As some of you may perhaps have noticed, I write a weekly (Thursday) column for Salt Lake City’s Deseret News. I also co-author, with my friend and colleague William Hamblin, a semiweekly Saturday column for the same newspaper.
These columns almost invariably range between 715 and 740 words in length.
Quite often, when I’m writing them, I run too long, and then I have to prune things. It always amazes me how easy it is to prune one’s first draft. I can almost always reduce an 850-word column down to acceptable length without cutting into the muscle of the piece. My first reaction, when I’ve finished writing my column and see that it contains far too many words, is always to think “Oh no! There’s nothing I can trim.” But then I settle down and cut some unnecessary conjugations and adjectives, verbose phrases, and etc. And, very soon, I have it: a column that fits within the desired parameters.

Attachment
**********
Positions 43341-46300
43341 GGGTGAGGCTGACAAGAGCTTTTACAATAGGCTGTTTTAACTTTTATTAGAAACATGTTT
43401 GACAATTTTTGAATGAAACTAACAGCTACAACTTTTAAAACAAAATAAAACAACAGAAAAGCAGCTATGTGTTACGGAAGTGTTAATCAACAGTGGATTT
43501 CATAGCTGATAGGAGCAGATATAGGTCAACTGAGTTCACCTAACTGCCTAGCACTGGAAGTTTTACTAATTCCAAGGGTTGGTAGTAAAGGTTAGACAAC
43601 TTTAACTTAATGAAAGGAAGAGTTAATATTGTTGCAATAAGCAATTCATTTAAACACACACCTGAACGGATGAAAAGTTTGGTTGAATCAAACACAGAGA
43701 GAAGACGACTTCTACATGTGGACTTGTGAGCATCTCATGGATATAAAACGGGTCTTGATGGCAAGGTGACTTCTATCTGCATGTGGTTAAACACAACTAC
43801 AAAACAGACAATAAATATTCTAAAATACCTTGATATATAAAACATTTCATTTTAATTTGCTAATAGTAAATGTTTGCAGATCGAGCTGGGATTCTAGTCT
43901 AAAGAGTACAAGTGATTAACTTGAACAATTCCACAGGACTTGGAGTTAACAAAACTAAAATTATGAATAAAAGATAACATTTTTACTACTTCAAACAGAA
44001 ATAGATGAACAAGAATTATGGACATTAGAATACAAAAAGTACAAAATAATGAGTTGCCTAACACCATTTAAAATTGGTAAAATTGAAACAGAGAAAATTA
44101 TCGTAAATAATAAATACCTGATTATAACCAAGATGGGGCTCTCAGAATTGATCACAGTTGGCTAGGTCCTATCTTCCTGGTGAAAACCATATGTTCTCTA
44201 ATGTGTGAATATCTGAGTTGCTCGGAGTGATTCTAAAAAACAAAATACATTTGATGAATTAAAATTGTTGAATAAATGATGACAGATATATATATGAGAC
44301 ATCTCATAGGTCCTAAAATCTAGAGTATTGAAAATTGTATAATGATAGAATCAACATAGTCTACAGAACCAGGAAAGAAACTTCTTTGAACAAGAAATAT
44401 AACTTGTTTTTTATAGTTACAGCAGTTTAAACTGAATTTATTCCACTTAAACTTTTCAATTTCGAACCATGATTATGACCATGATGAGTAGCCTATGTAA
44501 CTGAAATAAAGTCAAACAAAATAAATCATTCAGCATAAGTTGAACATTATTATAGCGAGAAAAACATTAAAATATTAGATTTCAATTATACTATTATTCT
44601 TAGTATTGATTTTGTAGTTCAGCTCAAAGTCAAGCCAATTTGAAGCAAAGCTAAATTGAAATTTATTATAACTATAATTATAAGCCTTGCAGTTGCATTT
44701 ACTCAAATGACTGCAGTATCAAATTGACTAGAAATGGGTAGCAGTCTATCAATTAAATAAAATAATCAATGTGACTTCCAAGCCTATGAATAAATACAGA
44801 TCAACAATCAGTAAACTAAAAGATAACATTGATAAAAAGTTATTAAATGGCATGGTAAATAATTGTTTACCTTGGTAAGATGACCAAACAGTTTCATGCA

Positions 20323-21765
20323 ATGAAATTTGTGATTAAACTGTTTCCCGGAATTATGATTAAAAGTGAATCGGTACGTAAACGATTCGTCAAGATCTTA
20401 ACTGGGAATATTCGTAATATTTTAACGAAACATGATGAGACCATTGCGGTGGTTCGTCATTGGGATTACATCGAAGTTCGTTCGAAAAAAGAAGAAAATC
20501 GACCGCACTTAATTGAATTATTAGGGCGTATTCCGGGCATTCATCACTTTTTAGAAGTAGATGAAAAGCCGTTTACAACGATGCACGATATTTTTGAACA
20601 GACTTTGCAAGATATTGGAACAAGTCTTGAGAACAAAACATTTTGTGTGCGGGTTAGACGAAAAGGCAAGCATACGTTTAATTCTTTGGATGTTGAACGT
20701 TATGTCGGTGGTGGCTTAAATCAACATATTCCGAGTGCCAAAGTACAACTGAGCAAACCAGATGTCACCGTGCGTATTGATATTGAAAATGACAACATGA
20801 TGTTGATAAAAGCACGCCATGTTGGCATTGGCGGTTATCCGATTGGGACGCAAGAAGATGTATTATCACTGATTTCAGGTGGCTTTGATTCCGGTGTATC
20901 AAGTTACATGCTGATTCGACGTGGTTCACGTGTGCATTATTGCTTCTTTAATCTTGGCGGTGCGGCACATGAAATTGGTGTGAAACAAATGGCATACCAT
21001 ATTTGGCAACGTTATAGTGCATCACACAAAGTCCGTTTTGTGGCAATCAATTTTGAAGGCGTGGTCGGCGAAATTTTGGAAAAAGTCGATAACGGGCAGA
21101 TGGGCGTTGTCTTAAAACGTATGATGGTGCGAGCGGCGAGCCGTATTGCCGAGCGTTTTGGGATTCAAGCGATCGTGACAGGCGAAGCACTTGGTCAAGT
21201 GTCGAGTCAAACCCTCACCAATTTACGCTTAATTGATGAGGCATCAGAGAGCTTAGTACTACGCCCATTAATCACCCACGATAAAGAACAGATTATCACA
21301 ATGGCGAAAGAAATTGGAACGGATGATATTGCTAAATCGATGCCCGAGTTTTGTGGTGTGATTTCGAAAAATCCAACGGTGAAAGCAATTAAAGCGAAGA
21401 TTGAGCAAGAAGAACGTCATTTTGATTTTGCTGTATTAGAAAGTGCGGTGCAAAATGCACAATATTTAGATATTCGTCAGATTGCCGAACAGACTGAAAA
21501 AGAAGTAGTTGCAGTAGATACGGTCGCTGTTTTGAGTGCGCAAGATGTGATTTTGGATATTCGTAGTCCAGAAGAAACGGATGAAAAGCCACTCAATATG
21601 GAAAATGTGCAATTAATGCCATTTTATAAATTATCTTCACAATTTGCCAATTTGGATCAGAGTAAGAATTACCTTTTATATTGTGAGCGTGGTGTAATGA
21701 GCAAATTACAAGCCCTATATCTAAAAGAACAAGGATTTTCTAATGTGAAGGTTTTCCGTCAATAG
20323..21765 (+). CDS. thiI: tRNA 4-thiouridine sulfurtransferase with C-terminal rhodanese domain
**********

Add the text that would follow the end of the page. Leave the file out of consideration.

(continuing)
Which, naturally, makes me think of the United States federal budget. Our national debt is pushing $17 trillion dollars. We’re adding $3.9 billion to that debt each and every day. Right now, every man, woman, and child in America owes more than $53,000.00 on it.
Federal expenditures last year totaled roughly $3.6 trillion. That’s approximately 23% of all expenditures within the United States.
I find these figures virtually incredible. I also find the evident lack of concern that some seem to feel about them utterly appalling.
I’m absolutely positive that, if there were a genuine desire to reduce expenditures and to decrease our budget deficit, there’s room for some substantial trimming in an annual outlay of 3.6 trillion dollars.